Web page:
Muhammad Salah
Muhammad Salah is a Sudanese visual artist who been working in the photographic field for over 5 years. He first started photography in 2013 using a point and shoot camera. In 2015, he was particularly encouraged, and reconfirmed in his work when he won the Arab Documentary Photography Program grant. In 2016 he joined the Goethe-Institut Johannesburg annual program Photographers’ Masterclass led by writer and independent curator, Simon Njami -a forum for African photographers to meet with museum directors and independent curators to critically engage with their own and others works. Photography enables him to use two languages, the first expressive and the second critical. It gave him the ability to have a contemporary look at the past, to bring the dead memories back to life. His use of photography has developed a critical focus on social, political, and cultural issues. He also uses the medium as a form of self-reflection to identify the hidden qualities of character. He uses photography also a therapy, a personal form of rehabilitation, to express feelings, thoughts, emotions, and even remember essential incidents that are otherwise difficult to explain in words. It allows him to see more deeply and pay more attention, to what he hears, feels, thinks, and sees. He learned to ask questions; these questions will often enlighten him about particular things that he used worry or confuse him.
I Want To Be Visible
If you ask me about my identity, I will say: “I am Sudanese.” But the more I think about it, there is no single Sudanese identity. We are made up of diverse genetic components. There is no pure African or Arab blood; all races and antecedents are overlapping. Walking through the streets of Khartoum, or Nayala in South Darfur, or Port Sudan in the East, I see scarves wrapped around the heads and necks of women with bleached faces. In Sudan, skin color has been always associated with social class and power. There is a common belief that the darker you are, the poorer you are. The upper class does not work under the harsh sunlight of Khartoum. Young Sudanese men learn to prefer light-skinned women fromcommercials that feature skin-whitening, weight-loss, and make-up products. Women want to be seen as beautiful, and also as though they are from the dominant tribes of Sudan that have paler complexions and roots in the Arab peninsula. Colonizers thought that Arab tribes would lead the country, and the Africans would be the workers. They created a feud where the lighter is the master and the darker is the slave. The choices we make about our skin are directed not by race, but by ideology.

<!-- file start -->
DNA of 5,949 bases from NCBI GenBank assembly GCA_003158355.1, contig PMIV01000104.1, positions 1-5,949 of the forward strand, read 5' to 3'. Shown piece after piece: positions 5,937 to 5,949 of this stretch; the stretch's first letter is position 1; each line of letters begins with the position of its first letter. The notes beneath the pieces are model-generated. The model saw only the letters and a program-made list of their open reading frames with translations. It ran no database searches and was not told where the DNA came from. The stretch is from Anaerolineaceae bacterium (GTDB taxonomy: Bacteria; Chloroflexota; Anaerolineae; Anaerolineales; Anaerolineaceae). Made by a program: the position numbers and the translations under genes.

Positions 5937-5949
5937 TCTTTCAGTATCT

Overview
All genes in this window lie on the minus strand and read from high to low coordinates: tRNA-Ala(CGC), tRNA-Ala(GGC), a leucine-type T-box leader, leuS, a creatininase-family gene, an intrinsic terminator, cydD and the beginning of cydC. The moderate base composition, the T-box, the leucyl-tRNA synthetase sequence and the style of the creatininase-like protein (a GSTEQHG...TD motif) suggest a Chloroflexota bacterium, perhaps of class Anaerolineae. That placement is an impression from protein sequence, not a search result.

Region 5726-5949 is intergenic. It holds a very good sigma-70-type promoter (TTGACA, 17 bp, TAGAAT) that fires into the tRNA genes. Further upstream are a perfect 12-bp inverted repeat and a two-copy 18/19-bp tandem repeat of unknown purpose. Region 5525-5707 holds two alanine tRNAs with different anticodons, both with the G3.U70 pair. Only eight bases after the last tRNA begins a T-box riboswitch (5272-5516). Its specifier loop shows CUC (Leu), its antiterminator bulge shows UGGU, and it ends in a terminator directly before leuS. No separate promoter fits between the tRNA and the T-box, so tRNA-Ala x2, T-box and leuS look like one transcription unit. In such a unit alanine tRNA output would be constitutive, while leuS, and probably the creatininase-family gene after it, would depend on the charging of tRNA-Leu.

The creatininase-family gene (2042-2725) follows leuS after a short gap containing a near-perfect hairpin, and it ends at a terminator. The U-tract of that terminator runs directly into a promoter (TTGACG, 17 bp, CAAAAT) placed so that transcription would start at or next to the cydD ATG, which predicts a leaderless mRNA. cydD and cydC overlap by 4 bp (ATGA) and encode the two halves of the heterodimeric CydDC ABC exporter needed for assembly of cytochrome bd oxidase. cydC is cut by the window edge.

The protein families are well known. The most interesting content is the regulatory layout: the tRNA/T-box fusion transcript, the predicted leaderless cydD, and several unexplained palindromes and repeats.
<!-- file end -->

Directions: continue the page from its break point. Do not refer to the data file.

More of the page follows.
The Addis Foto Fest (AFF) was established in 2010 by award-winning photographer and cultural entrepreneur, Aida Muluneh. The festival is organized by Desta for Africa Creative Consulting PLC. AFF is a biennial international photography festival held in Addis Ababa, Ethiopia. It has previously featured exhibitions, portfolio reviews, conferences, projections and film screenings in many different renowned venues. It is also the first and only international photography festival in East Africa.